What am I?

Riddle

I come in a pair
That the dainty wear
Embroidered in thread
Of silver, gold or red

Adorned with shiny beads
Colourful and tiny as seeds
Flat or set on high heels
Wear me and elation feels

I flatter all who slip me on
Kebayas and sarongs worn
Match your favourite colours
Admire your finery for hours

Can you guess what I am?
I am a pair of Peranakan beaded shoes.

An original riddle by
Khor Hui Min
27 June 2014

Beads to be sewn into traditional peranakan or nyonya beaded slippers
Beads to be sewn into traditional Peranakan or nyonya beaded slippers
Beaded work to be sewn into traditional peranakan or nyonya beaded slippers
Beaded work to be sewn into traditional Peranakan or nyonya beaded slippers

The Peranakan community, also popularly referred to as the Baba-Nyonya, is unique and only found in certain parts of Asia. In the Malay Peninsular, the community is commonly centred around the former British Straits Settlements of Penang (northern), Melaka (central) and Singapore (southern). The community came into being when Chinese traders married the local Malay women and settled down in the area, which is mainly why the communities are found largely in regions with ports. The ladies were referred to as ‘nyonya’, while the men were referred to as ‘baba’.

The origin of the Peranakan beaded slippers can be traced back to the early 20th century. Back then, the beaded slippers were worn by both men and women, but in modern times, only ladies wear them now. The beaded shoes were symbols of status, because they were handmade by highly skilled artisans,who took many hours to complete each pair. The shoes were worn by ladies to complement their ‘sarong kebaya’ outfit. Other adornments worn with the outfit include the ‘kerongsang’ (elaborate chained brooches) and a multitude of beautifully crafted jewellery.

A set of three chained brooches or 'kerongsang' worn by nyonya ladies. The 'kerongsang' is used to pin the embroidered kebaya blouse together (in place of modern buttons).
A set of three chained brooches or ‘kerongsang’ worn by nyonya ladies. The ‘kerongsang’ is used to pin the embroidered ‘kebaya’ blouse together (in place of modern buttons).

The three photos above were taken at the Straits Chinese Jewellery Museum, Melaka, Malaysia, on 6 December 2013.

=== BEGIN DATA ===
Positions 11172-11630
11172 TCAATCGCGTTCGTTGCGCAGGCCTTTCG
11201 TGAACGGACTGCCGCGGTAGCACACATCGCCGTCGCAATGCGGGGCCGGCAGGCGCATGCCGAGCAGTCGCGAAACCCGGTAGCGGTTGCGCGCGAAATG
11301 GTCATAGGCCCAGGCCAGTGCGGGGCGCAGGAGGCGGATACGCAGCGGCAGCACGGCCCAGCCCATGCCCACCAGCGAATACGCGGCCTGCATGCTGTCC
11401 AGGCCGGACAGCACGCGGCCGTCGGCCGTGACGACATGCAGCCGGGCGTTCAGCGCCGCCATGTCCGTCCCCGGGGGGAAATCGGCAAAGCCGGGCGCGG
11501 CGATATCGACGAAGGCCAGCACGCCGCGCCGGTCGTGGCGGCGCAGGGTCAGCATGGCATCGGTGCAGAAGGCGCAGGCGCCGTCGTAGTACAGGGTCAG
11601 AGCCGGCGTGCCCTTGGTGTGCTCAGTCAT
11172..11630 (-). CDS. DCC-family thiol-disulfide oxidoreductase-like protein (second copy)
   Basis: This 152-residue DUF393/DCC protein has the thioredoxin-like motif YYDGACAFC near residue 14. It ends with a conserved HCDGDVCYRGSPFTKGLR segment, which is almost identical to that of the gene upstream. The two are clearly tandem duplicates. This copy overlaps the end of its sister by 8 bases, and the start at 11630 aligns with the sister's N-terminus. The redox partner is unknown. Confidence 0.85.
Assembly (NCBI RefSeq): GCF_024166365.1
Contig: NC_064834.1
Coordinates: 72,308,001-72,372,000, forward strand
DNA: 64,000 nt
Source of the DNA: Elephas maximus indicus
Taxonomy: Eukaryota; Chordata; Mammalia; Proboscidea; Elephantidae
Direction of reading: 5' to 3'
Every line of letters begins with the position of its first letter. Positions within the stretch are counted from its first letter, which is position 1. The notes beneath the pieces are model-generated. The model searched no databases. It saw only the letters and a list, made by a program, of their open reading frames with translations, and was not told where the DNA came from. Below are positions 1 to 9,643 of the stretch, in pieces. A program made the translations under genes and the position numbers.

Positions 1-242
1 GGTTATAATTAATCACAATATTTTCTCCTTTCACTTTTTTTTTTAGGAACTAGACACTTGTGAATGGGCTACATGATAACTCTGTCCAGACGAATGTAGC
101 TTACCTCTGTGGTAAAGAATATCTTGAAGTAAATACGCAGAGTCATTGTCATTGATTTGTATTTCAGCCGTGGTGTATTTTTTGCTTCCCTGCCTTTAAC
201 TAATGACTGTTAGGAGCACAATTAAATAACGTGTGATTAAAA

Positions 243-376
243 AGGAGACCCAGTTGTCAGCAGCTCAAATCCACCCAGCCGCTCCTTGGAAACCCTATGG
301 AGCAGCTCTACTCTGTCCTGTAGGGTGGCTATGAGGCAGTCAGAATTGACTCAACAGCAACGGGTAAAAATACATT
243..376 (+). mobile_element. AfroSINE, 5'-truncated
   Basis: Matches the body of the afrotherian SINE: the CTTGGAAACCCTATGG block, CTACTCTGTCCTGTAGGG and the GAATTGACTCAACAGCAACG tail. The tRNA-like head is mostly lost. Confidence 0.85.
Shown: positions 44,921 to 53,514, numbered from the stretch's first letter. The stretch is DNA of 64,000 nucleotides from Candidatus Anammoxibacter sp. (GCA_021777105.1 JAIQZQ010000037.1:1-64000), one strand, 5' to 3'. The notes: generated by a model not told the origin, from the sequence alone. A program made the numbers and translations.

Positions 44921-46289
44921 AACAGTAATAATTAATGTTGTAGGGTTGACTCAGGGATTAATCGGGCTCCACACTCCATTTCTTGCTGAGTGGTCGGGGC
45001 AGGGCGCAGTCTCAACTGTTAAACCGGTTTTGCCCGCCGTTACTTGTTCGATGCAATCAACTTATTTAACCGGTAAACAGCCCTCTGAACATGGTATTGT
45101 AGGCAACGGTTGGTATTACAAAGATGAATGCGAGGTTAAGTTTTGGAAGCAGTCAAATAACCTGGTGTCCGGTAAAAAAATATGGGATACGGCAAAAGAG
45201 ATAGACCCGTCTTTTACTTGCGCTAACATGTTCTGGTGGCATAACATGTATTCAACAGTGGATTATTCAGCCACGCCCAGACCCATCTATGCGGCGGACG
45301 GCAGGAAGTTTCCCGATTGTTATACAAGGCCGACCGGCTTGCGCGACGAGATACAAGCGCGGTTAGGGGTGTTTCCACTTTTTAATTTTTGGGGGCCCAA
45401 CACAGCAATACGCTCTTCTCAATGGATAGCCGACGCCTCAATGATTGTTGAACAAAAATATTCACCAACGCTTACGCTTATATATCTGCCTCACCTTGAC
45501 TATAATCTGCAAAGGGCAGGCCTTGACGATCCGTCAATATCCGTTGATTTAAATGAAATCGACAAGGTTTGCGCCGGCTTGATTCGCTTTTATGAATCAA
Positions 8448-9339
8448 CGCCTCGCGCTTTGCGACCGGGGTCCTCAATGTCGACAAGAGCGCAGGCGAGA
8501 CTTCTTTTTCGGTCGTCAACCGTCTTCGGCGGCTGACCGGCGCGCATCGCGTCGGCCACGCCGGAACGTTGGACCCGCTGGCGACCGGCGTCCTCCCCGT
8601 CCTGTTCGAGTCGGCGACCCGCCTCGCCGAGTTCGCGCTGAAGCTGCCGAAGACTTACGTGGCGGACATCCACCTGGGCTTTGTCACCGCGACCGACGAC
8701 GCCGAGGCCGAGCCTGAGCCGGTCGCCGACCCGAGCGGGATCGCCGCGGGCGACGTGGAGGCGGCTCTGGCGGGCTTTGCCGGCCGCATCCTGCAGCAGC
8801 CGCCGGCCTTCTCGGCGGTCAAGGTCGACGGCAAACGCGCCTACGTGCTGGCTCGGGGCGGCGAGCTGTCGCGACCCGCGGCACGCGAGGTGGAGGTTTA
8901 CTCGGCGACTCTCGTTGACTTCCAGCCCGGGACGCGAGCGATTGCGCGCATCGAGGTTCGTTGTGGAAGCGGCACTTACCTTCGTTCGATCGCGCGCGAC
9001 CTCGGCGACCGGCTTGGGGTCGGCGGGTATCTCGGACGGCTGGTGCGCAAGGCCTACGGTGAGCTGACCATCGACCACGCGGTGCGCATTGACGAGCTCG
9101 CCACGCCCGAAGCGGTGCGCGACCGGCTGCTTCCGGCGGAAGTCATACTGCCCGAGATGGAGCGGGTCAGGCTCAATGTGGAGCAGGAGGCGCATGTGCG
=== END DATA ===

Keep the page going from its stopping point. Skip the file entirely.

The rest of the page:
To read up more on the Peranakan community and culture as well as their unique beaded shoes, see:
1. The Penang Heritage City website.
2. The Wikipedia page on Peranakan beades shoes.
3. The Wikipedia page on the Peranakan community.

To learn more about writing riddles, visit the Young Writers’ website.

 

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At the Cooler Lumpur Festival 2014

On Sunday, 22 June, I attended a writing workshop by Zen Cho entitled ‘Inspiration, Influence and Interaction’. The workshop was part of The Cooler Lumpur Festival 2014, which sought to bring together writers, musicians, filmmakers and artists from near and far. As with any hands-on workshop, we were required to actually do something, rather than sit and daydream :). We had a lot of fun brainstorming, thinking and discussing about ideas and stories.

The following poem was written in 10 minutes as the final writing activity in the workshop. I wrote the poem in the form of a modern haiku – in groups of 3 lines, with the first line having 5 syllables, the second line having 7 syllables, and the third line having 5 syllables. Not having written a haiku before, I thought it was a fun thing to do. I also wrote it in the style I like to call a ‘story poem’, where the entire story is told from beginning to end in the poem itself. 🙂

What am I to do?

In the dark canteen
Dreary and so depressing
Sat and lamented

What am I to do?
She has been locked up in jail
And I can’t help her

He stumbled outside
Pondering his dilemma
Oh, poor Clarissa!

He shuffled along
Just splashing into puddles
Ouch! He slipped and fell

He lay on his back
Cursing and cursing his fate
Oh, what shall he do?

Jake peered from above
The detective helped him up
“I found proof,” he said

Clarissa was free
Yes, they are reunited
Together at last

An original haiku by
Khor Hui Min
22 June 2014

Dumplings selling in a tiny shop lot in Chinatown, Kuala Lumpur. Photo taken on 24 May 2014.
He sat and lamented in the dark and dreary canteen.

 

To find out more about Zen Cho, her writing as well as her books, visit her website zencho.org.

To check out the annual Cooler Lumpur Festival, visit the official website.